sample to oems in the first half of 2015.|
|Why can't SSD's true
believers agree on a single shared vision?|
|the SSD Heresies|
|Who are the top SSD
companies?... the companies which you absolutely have to look at if you've got
any new projects involving SSDs? |
|the Top SSD Companies|
|Looking back at the last 5
years or so - since the start of the SSD market bubble - I realized - while
writing this - that if I were to create a list of all the financial institutions
who have directly contacted me with questions about the SSD market it would
start to resemble - in length - something akin to my (seldom maintained because
it's already far too long and unwieldy) list of SATA SSD companies. |
|who's who in SSD
Ridgetop Research (July 16, 2014)
|"A critical test of
whether you really understand the dynamics of a complex market like enterprise
SSDs - is whether you can predict what rational buyers might do when offered new
product options at the extreme limits of - for example - price."|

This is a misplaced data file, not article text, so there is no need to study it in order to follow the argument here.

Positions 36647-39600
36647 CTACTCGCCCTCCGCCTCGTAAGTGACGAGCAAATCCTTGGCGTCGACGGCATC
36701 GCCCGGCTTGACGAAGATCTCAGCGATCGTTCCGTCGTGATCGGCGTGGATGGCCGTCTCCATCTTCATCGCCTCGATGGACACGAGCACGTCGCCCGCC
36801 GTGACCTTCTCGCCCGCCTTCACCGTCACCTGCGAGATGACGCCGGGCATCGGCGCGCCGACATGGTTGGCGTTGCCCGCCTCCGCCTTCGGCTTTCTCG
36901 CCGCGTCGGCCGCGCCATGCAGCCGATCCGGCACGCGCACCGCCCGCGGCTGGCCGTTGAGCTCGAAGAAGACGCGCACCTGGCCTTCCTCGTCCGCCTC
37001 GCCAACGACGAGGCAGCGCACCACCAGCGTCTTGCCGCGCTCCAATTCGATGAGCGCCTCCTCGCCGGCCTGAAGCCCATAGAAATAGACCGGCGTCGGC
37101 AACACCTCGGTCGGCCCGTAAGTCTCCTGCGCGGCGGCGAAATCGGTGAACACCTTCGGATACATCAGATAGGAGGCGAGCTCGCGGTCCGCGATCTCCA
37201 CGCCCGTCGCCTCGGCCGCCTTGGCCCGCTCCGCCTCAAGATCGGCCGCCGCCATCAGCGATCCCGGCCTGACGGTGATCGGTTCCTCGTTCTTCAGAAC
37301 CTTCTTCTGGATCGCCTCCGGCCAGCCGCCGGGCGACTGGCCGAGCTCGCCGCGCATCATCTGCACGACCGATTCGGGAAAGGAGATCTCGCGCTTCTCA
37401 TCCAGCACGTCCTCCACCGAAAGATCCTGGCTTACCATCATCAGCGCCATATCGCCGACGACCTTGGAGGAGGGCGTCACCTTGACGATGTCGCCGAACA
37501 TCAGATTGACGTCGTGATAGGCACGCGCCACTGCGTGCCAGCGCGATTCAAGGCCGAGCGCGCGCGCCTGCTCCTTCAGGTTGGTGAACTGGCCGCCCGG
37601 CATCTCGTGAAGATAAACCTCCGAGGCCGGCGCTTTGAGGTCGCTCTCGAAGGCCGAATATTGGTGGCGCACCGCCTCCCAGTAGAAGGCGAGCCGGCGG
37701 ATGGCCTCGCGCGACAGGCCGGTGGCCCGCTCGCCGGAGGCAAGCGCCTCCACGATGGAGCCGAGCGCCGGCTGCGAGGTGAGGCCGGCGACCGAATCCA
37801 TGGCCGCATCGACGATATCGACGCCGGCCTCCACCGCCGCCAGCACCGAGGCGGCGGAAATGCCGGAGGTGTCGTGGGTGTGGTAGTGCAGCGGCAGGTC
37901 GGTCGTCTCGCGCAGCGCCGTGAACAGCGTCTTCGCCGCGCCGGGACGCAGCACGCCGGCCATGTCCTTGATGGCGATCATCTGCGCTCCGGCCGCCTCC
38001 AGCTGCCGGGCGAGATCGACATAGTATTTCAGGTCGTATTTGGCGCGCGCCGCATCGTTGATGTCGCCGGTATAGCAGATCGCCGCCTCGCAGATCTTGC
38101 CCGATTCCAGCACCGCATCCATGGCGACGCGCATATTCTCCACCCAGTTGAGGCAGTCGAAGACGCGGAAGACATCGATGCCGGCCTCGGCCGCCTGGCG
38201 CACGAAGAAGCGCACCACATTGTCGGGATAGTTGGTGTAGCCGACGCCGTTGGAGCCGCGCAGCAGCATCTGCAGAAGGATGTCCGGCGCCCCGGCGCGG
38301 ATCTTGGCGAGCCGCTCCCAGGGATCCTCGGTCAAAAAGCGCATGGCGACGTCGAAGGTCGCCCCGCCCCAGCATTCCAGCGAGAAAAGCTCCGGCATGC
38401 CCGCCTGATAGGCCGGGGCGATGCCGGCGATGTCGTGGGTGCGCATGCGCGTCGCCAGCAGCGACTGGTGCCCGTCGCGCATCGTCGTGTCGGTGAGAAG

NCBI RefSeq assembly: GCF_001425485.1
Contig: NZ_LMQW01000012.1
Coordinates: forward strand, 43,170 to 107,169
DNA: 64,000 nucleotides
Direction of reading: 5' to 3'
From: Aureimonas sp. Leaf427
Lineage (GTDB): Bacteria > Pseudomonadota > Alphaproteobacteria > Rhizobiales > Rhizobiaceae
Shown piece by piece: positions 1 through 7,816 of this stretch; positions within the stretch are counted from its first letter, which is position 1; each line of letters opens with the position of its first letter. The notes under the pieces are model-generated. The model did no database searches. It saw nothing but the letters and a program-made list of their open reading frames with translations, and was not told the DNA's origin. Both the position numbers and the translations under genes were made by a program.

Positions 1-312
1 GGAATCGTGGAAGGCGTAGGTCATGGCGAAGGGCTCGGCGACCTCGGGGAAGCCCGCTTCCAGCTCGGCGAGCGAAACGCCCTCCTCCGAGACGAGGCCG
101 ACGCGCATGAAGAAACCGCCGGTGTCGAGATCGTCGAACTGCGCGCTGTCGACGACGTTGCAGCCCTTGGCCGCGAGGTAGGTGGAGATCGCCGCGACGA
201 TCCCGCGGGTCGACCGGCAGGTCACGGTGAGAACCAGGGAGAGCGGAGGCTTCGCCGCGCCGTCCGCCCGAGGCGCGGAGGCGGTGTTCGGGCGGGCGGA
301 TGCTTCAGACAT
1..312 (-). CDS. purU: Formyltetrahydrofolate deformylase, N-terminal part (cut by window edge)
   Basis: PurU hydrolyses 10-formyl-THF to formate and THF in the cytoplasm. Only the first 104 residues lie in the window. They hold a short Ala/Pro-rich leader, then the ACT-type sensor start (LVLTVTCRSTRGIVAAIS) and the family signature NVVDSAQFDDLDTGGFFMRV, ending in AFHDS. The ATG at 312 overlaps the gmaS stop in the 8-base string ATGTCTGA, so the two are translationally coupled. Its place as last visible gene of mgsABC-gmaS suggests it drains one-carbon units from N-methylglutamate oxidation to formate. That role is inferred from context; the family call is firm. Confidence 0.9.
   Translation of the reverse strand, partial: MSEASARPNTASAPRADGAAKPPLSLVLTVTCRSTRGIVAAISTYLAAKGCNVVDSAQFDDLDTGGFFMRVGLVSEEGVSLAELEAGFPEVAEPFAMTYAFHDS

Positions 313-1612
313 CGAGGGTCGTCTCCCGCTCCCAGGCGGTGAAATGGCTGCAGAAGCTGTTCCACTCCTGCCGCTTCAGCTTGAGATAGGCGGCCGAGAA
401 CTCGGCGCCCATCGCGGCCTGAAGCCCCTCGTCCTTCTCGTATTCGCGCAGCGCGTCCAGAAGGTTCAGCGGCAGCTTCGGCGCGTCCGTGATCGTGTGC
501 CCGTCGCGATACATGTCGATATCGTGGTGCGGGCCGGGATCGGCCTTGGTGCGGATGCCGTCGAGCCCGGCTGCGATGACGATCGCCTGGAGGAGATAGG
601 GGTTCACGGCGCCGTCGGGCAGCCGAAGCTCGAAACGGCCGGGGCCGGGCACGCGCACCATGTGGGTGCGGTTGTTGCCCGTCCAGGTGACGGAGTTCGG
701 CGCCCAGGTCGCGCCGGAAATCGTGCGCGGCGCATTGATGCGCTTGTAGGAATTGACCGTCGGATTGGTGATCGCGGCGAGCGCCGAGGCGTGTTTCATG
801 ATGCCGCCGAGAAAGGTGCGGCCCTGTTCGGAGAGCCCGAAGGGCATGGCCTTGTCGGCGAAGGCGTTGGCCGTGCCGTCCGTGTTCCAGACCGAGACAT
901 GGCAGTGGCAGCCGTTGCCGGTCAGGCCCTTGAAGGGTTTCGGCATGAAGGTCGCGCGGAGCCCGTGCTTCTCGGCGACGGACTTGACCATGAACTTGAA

Analysis in SSD Market Forecasting|
|One thing which hasn't
changed since the early days of enterprise flash - is the concept of "naughty
This is a new type of brash flash memory which
sensible, cautious types point at while waving their fingers sternly and
declaiming dire warning - that's never going to be reliable enough for the
This has happened many times.
|enterprise flash -
a 10 year history|
|"I can tell you now -
that any prescriptive guide which says - this is exactly what you need to do to
buy the best notebook or server or military SSD is doomed to failure at the
start - because users don't know they are asking the wrong questions."|
|the problem with SSD
education (and comprehension) - July 2010|